TIKKUN OLAM - Repair The World
I am honored to have acknowledged the nudge from the Holy Spirit to put this program together. The process has been phenomenal.
The significance of this service is amazing to me, especially as we have entered a season of nonviolence, this is Black History month and we are about to step into the Lent Season.
Repair The World, or as it is known in Hebrew “Tikkun Olam”, has been an intriguing concept to me for some time. Pretty much every sect of Judaism has the belief that together everyone can move forward on a sacred, holy and lifelong journey to help Repair the World through social action. Tikkun Olam has differing interpretations among its practitioners, however, for our purpose, we will be focusing on the compassionate side of Tikkun Olam by spreading acts of kindness.
From Learning To Give Website:
A Jewish concept defined by acts of kindness performed to perfect or repair the world. The phrase is found in the Mishnah, a body of classical rabbinic teachings. It is often used when discussing issues of social policy, insuring a safeguard to those who may be at a disadvantage. In modern Jewish circles, Tikkun Olam has become synonymous with the notion of social action and the pursuit of social justice.
A loved one of mine, Sherri Pitman, once came up to me and said: “What are you bucking for Sainthood?” No, definitely not, but I do want to leave the world a better place for my being here. Hearing people say to me “You’re genuine” “You have integrity” or “You have so much love after all you have been through” brings me such joy because I know God is working through me.
My focus has been for many years now to be a person that continuously looks for an opportunity to perform the mitzvot. While the literal translation of mitzvot is a command, I prefer the translation of being a connection to God by doing a good or praiseworthy deed for another human being.
We can change the world if we choose to. How? By being present in the moment and following through when opportunities arise. Many years ago when I was in my wheelchair, I was sitting outside weaving one of my peace baskets and basking in the warm rays of the sun. My focus and meditation is always to send vibes of peace while performing the action of making the baskets. I was always "weaving" peace. A man in his mid-thirties was walking really fast past me, huffing, he looked angry. You could just feel that he was having a terrible day. I stomped my foot and said “Hey” he stopped, and with a bitter tone said “What?” I then pointed up at the sun and said: “Look that beautiful sun is shining!” He paused and slowly his angry face melted into a sense of peace and calm. Then he walked at a leisurely pace away from me. I thought it was done. Several minutes went by, when I heard a car horn, I looked up and saw a car driving away with an arm extended out the driver's side window pointing up at the sun. So yes, we can change the world by reaching out to one person at a time.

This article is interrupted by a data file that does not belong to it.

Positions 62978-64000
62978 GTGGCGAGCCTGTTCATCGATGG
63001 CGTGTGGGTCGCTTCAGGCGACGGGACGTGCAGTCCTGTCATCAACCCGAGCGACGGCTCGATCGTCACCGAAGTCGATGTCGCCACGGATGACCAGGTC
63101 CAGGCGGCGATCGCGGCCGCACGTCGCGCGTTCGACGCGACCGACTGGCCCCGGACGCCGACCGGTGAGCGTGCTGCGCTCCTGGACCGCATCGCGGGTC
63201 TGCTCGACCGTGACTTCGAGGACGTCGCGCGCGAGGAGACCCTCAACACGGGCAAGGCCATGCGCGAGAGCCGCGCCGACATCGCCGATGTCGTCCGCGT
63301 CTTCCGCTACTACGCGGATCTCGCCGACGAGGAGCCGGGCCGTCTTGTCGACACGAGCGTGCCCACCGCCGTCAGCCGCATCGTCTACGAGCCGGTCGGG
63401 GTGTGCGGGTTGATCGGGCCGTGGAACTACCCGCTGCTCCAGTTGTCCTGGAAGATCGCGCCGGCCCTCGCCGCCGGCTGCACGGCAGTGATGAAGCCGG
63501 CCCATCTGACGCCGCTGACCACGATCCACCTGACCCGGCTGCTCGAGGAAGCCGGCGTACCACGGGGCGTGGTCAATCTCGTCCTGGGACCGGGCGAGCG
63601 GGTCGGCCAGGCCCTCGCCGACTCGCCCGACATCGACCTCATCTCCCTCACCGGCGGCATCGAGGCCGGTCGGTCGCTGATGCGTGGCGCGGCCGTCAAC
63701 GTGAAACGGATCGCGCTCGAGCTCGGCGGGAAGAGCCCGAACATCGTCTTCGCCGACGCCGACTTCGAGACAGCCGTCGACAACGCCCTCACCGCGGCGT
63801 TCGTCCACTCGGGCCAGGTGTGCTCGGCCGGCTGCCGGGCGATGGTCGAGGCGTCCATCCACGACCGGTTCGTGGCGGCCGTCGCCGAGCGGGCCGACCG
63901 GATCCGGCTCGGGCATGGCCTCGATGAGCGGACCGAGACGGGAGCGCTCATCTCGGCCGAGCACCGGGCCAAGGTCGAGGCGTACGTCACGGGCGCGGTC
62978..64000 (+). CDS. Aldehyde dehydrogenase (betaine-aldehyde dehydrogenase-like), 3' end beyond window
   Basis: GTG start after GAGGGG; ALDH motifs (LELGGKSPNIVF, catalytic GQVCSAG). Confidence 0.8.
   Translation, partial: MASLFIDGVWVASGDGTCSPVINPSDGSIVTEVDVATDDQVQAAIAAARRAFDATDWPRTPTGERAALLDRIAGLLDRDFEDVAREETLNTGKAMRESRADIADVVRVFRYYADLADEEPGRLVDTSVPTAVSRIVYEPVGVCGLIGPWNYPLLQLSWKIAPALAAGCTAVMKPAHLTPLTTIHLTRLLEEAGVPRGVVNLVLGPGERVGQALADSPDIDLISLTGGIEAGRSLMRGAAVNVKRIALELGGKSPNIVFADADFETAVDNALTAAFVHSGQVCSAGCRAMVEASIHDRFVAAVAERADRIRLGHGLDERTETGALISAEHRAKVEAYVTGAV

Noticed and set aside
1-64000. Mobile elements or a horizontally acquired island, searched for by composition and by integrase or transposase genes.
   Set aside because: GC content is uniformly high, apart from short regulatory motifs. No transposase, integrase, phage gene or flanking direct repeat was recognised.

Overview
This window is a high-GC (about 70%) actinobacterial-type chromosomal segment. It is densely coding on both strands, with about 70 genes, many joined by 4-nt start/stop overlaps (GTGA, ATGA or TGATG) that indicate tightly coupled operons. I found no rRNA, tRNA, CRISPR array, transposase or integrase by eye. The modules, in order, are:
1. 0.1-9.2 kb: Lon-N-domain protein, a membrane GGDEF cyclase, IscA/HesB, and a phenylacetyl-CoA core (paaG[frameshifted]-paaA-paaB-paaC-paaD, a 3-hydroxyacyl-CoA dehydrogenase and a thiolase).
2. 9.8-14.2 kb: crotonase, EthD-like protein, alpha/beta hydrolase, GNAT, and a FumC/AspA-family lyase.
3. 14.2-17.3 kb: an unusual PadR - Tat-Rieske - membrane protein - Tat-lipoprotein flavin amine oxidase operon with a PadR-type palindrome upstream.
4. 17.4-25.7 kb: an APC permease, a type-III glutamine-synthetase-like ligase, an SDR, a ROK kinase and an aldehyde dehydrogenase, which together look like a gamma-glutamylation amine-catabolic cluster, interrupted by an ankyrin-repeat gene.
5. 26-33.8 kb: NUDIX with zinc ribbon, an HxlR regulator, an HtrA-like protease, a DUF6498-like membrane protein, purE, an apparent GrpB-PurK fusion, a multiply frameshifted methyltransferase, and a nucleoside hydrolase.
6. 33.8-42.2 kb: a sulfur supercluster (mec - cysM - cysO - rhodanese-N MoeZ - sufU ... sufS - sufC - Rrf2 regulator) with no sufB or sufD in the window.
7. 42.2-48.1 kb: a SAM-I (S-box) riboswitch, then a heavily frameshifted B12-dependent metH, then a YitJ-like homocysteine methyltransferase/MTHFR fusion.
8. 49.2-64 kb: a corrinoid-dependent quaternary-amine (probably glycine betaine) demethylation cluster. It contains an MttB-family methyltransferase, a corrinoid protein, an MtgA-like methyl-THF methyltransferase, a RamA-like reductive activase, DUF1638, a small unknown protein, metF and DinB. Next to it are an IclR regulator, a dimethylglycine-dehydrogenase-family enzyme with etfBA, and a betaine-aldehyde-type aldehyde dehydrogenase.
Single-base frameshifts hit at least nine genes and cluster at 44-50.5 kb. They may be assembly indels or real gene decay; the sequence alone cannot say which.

That man could have chosen to not accept my love that day. The issue isn’t to focus on what someone might do with your expression of peace, the focus is and always should be to practice peace. If it doesn’t affect an individual directly, it very well could transfer to someone else, that might have an impact on the very person who originally shunned your kindness.
He has told you, O man, what is good, And what the Lord requires of you: Only to do Justice, and to love goodness, and to walk modestly with your God; Then will your name achieve wisdom. Tenakh Micah 6:8-9 The Jewish Bible.